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Dispatches: UK’s Failed Efforts to Curb Saudi Torture

For more than a year, the British government has been arming and supporting Saudi Arabia despite overwhelming evidence that the Saudi-led coalition is violating the laws of war in its conflict in Yemen. And for more than a year, British ministers have obfuscated and even denied that these violations are taking place.

David Cameron and King Salman of Saudi Arabia meet for talks at the G20 Summit in Turkey, November 16, 2015.  © 2015 Georgina Coupe/Crown Copyright

But an absence of candor and transparency in British policy towards Saudi is not confined to Yemen. New revelations, which only came to light following a Freedom of Information (FOI) request, show that Britain is training Saudi policemen and prison guards. This despite the fact that Human Rights Watch and others have documented many cases of serious abuses by the Saudi Ministry of the Interior that oversees their work. This includes allegations of torture and ill-treatment in prisons and detention centers, such as beatings, electrocution, and pouring chemicals into the mouths of detainees. As the UK Foreign Office should know well, Saudi Arabia also tends to treat political dissidents, government critics, and human rights activists the same way that it does alleged terrorists: convicting them in laughably unfair trials in its Specialised Criminal Court (Saudi’s terrorism tribunal). All because they dared to suggest peaceful political reform in the Kingdom.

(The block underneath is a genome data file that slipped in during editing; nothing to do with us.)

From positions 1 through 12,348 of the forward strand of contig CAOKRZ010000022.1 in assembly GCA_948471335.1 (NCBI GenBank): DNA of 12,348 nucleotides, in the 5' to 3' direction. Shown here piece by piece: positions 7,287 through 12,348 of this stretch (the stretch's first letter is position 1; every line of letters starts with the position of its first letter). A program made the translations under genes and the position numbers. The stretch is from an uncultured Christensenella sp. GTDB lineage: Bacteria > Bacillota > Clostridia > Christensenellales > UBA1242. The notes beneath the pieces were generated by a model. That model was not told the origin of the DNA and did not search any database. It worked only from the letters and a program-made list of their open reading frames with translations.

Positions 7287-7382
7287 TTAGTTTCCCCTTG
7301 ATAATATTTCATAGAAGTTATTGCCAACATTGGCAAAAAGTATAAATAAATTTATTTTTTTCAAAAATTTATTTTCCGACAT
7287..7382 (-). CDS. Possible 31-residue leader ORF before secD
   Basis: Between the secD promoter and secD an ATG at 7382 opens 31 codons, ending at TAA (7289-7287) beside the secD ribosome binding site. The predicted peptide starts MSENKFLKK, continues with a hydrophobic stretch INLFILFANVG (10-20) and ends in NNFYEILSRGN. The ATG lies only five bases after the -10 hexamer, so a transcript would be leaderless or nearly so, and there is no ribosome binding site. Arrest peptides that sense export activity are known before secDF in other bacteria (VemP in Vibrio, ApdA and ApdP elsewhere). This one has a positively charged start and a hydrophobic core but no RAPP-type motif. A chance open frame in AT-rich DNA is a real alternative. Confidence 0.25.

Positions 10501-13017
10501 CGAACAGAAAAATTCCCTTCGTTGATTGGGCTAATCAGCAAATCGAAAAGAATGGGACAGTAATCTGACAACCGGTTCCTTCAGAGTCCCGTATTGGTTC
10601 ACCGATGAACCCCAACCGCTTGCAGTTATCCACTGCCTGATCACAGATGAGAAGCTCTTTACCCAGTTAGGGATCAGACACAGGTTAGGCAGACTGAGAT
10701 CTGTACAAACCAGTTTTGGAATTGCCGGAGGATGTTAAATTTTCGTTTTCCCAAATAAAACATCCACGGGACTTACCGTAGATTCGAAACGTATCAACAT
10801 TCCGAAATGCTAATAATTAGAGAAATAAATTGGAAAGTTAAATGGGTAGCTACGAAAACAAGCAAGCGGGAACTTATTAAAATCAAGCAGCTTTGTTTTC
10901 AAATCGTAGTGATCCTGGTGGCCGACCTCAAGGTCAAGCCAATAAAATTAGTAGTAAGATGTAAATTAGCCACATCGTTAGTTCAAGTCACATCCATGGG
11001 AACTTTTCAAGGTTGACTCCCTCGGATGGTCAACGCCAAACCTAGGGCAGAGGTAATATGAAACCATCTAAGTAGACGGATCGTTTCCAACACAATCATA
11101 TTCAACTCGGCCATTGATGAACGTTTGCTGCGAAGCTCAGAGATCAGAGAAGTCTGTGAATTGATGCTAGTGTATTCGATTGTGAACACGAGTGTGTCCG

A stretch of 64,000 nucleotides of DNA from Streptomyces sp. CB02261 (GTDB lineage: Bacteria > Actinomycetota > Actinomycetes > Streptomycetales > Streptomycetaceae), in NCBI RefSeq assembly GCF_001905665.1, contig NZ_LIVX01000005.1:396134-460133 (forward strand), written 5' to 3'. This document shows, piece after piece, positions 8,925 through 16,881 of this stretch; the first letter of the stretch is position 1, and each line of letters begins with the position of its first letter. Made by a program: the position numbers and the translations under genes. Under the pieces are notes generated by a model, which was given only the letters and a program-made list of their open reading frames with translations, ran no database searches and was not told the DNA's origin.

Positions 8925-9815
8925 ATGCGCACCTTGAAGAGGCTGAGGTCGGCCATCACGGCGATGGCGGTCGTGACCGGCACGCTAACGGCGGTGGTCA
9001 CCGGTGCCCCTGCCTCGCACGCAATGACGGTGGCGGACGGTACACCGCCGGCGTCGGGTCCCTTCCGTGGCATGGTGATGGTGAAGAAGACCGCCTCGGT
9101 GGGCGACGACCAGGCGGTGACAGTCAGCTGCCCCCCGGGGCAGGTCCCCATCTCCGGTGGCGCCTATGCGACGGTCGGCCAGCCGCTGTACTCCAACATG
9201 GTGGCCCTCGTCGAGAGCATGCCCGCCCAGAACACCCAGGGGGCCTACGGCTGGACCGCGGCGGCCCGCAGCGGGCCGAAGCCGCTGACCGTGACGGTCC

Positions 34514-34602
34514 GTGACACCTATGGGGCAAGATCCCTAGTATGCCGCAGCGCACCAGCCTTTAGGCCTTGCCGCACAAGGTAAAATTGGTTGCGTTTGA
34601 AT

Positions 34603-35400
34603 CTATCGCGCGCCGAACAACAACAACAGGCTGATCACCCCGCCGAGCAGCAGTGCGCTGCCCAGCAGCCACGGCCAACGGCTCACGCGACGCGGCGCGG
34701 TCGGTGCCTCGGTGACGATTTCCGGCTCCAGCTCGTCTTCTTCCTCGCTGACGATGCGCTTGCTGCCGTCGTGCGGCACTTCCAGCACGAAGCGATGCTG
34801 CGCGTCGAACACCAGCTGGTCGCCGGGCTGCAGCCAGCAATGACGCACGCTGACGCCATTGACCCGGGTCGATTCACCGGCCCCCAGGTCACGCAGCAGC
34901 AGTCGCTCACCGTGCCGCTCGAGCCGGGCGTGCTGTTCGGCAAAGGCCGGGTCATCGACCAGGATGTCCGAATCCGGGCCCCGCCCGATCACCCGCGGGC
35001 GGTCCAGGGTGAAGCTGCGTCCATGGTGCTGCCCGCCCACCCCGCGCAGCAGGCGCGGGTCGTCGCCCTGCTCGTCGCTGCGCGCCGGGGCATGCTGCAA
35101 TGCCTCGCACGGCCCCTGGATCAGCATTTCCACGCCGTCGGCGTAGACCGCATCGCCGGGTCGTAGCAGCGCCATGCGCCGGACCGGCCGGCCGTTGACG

Of course, there is a case for internationally-supported reform efforts, to help change the behavior and practices of abusive police, security forces or justice systems in other countries. But for this to be meaningful, as opposed to mere window-dressing, two things are necessary. Firstly, those who provide the reform assistance should set clear reform benchmarks and report regularly and publicly against these. Secondly, the recipient of the assistance – in this case, the Saudis – would need to demonstrate serious commitment to reform, reflected in statements and, most importantly, in their actions.

UK efforts in this area appear to fail both tests. Without the FOI request, no one in the UK parliament or public would even be aware that the UK has been supporting this work since 2009, let alone what it was designed to achieve, or has achieved, in the UK’s view, over this period. And there is no evidence of meaningful efforts by Saudi to curb grave and systematic abuses by its security forces or police, in its prisons, or through its misnamed justice system. UK efforts in this area are patently not working, and the programme should be stopped pending an urgent and far-reaching reassessment of British policy towards Saudi Arabia.

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